Until my senior year of college I never painted with oil paint. I didn’t like the idea of it because it took so long to dry and required fancy things like turpentine. One of my art teachers decided that before I graduated I had to try it out, so we created an independent study course for me so I would get the credits I needed while trying something new.
At first I was extremely unsure, but after one painting session (where I painted with too many dark colors) I was hooked. Oil paint was smoother than acrylic, it smelled better (weird, but I now love the smell of oil paint) and although it took forever to dry, it was worth it. The slow drying time allowed me to take more time with my paintings. With acrylic, I was rushing even if I didn’t think I was because in the back of my mind there was always a voice saying, “This spot will dry soon so finish it now.”
With oil paint that isn’t a problem. I can put a layer of paint down one night and come back to it several days later (depending on the colors I used) and I will still be able to add to the canvas and mix new colors with what’s already there.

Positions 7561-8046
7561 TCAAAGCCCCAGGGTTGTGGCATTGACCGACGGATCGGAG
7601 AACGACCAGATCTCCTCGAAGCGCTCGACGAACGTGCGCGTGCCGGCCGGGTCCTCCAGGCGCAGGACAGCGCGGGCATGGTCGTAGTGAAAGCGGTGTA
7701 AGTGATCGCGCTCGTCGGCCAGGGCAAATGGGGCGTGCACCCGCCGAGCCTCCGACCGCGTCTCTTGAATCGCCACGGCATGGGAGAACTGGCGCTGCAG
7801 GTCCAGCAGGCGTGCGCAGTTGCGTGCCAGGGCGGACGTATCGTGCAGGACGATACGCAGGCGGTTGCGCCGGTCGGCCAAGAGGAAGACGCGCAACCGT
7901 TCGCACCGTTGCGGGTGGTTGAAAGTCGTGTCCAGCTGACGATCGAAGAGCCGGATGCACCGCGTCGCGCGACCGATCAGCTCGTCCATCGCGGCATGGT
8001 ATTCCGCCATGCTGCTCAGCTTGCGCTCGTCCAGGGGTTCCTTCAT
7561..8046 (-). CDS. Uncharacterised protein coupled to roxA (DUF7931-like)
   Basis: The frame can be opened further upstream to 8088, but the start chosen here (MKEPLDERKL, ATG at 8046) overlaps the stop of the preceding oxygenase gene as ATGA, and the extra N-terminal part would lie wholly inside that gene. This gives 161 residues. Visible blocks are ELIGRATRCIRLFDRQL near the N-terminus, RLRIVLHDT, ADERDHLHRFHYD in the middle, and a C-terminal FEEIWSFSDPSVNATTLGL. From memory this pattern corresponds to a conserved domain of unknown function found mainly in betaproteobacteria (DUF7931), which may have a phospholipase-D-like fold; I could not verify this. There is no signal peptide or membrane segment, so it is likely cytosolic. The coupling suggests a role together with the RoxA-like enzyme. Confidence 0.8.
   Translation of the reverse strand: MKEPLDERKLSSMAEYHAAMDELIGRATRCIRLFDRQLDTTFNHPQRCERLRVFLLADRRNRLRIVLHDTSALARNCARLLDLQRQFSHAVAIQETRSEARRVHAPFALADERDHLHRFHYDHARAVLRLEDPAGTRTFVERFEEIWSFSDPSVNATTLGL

Oil paint allows me to be more creative because I can take more time with my art. Without having to worry about time, my paintings are more relaxed. I have the ability to develop each part of a painting as quickly or as slowly as the ideas come to me.
It’s also nice that I no longer have to clean my paint brushes after every painting session. If acrylic paint dries on a brush it’s ruined, but oil paint can still be removed (with some effort depending on how dry the paint is).
I love using oil paints because they’ve helped me develop my style as an artist. So if you’ve never tried oil paint and are interested in trying something, I suggest you try it out. You never know, you may love it, too.